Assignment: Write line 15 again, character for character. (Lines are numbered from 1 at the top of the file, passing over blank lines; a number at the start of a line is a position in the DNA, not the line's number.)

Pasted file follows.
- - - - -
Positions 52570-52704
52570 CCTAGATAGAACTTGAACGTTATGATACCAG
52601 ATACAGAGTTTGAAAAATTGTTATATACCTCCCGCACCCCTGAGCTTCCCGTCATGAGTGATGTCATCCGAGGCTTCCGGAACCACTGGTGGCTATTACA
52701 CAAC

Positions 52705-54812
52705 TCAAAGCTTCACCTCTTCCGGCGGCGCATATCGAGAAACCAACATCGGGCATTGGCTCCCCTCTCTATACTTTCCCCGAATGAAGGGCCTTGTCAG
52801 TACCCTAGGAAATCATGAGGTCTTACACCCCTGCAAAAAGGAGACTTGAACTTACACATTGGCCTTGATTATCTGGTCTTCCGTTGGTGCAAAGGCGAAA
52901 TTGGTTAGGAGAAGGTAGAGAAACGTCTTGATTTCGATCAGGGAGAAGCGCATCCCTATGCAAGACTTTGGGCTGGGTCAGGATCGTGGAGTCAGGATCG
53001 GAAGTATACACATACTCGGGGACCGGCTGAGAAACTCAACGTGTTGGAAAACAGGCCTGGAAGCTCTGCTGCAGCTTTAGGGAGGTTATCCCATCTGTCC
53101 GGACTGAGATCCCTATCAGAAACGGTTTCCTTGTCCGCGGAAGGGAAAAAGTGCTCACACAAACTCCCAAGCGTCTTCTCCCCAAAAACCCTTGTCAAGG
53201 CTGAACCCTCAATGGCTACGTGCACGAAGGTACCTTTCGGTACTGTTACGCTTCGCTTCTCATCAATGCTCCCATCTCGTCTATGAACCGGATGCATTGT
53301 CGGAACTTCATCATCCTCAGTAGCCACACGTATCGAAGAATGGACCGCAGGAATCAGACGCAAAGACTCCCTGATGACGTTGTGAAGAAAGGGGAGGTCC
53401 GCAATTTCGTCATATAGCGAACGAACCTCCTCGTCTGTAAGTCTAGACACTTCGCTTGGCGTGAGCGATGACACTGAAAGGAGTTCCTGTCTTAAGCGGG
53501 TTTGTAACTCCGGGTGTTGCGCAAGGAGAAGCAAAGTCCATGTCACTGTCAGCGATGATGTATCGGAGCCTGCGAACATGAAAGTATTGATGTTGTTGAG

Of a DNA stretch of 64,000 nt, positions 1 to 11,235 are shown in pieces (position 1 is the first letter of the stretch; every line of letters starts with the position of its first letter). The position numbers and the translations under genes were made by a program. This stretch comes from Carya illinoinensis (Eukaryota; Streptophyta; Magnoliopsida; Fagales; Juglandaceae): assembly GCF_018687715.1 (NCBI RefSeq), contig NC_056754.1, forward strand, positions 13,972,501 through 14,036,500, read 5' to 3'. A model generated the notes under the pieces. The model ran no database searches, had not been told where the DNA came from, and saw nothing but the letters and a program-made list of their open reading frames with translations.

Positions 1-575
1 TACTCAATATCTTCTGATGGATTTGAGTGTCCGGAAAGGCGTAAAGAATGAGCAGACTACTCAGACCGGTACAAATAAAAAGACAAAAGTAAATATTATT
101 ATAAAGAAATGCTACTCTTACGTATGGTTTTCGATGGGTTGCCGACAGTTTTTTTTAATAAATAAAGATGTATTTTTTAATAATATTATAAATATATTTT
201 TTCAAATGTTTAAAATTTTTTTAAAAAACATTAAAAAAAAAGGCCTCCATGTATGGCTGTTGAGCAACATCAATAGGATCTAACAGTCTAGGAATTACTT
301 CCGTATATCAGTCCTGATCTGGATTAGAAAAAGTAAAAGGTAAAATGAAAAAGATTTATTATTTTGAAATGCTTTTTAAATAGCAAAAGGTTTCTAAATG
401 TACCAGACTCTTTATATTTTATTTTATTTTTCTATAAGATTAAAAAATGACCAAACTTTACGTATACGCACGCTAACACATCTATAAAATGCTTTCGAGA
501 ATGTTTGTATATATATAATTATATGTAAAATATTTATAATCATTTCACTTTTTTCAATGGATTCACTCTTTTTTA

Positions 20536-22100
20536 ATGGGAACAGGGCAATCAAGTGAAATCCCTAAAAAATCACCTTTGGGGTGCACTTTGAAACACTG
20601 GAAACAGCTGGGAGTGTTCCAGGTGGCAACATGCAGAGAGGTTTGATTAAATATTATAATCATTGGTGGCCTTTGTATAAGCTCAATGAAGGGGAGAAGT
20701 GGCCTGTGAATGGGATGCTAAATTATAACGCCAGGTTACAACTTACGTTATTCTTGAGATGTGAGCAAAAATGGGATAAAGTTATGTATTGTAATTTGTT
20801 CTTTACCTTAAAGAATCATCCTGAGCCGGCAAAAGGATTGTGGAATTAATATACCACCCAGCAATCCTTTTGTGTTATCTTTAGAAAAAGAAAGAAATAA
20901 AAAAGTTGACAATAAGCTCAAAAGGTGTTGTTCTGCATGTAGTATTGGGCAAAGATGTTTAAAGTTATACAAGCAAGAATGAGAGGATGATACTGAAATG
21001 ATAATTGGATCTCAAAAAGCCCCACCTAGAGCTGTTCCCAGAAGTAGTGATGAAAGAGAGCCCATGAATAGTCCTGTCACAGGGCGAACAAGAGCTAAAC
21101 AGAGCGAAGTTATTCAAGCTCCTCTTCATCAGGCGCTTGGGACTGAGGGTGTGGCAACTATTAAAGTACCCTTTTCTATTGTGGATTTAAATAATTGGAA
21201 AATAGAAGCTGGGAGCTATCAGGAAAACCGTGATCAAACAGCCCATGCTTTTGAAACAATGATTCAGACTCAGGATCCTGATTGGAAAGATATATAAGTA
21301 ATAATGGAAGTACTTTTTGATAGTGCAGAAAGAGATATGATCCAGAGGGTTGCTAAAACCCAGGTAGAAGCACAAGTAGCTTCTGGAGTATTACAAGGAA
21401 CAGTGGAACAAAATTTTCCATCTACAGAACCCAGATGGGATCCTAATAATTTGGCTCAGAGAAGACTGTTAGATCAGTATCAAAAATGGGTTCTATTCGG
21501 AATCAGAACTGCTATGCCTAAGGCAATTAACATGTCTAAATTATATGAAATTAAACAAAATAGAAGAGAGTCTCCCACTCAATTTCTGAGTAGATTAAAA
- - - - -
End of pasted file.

Of a DNA stretch of 64,000 nt, positions 1 to 11,235 are shown in pieces (position 1 is the first letter of the stretch; every line of letters starts with the position of its first letter). The position numbers and the translations under genes were made by a program. This stretch comes from Carya illinoinensis (Eukaryota; Streptophyta; Magnoliopsida; Fagales; Juglandaceae): assembly GCF_018687715.1 (NCBI RefSeq), contig NC_056754.1, forward strand, positions 13,972,501 through 14,036,500, read 5' to 3'. A model generated the notes under the pieces. The model ran no database searches, had not been told where the DNA came from, and saw nothing but the letters and a program-made list of their open reading frames with translations.